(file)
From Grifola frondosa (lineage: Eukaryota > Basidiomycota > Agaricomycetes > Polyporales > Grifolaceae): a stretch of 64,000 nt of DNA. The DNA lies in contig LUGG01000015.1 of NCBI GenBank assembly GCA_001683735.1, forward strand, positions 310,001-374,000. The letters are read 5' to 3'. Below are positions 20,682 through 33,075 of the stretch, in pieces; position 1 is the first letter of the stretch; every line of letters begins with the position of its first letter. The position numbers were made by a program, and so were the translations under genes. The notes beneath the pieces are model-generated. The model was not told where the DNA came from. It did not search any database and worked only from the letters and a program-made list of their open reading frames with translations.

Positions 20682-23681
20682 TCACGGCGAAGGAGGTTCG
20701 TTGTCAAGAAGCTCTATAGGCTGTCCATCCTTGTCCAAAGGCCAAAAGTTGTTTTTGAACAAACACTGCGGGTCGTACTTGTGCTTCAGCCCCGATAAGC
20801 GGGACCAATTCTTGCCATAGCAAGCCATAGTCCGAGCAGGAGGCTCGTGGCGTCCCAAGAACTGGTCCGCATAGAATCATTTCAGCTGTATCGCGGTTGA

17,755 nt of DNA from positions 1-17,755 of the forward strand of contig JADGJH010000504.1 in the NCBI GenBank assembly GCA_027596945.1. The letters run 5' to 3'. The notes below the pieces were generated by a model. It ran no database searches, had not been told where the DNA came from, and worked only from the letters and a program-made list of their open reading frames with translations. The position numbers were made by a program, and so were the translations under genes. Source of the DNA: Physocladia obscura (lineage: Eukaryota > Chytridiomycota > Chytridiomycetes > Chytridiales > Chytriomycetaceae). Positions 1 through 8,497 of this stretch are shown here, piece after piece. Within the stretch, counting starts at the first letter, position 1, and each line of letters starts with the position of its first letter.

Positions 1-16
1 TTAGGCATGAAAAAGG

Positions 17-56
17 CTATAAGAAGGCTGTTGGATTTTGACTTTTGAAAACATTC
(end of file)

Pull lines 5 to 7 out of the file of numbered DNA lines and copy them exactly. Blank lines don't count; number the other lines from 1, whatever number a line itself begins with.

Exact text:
20801 GGGACCAATTCTTGCCATAGCAAGCCATAGTCCGAGCAGGAGGCTCGTGGCGTCCCAAGAACTGGTCCGCATAGAATCATTTCAGCTGTATCGCGGTTGA

17,755 nt of DNA from positions 1-17,755 of the forward strand of contig JADGJH010000504.1 in the NCBI GenBank assembly GCA_027596945.1. The letters run 5' to 3'. The notes below the pieces were generated by a model. It ran no database searches, had not been told where the DNA came from, and worked only from the letters and a program-made list of their open reading frames with translations. The position numbers were made by a program, and so were the translations under genes. Source of the DNA: Physocladia obscura (lineage: Eukaryota > Chytridiomycota > Chytridiomycetes > Chytridiales > Chytriomycetaceae). Positions 1 through 8,497 of this stretch are shown here, piece after piece. Within the stretch, counting starts at the first letter, position 1, and each line of letters starts with the position of its first letter.

Positions 1-16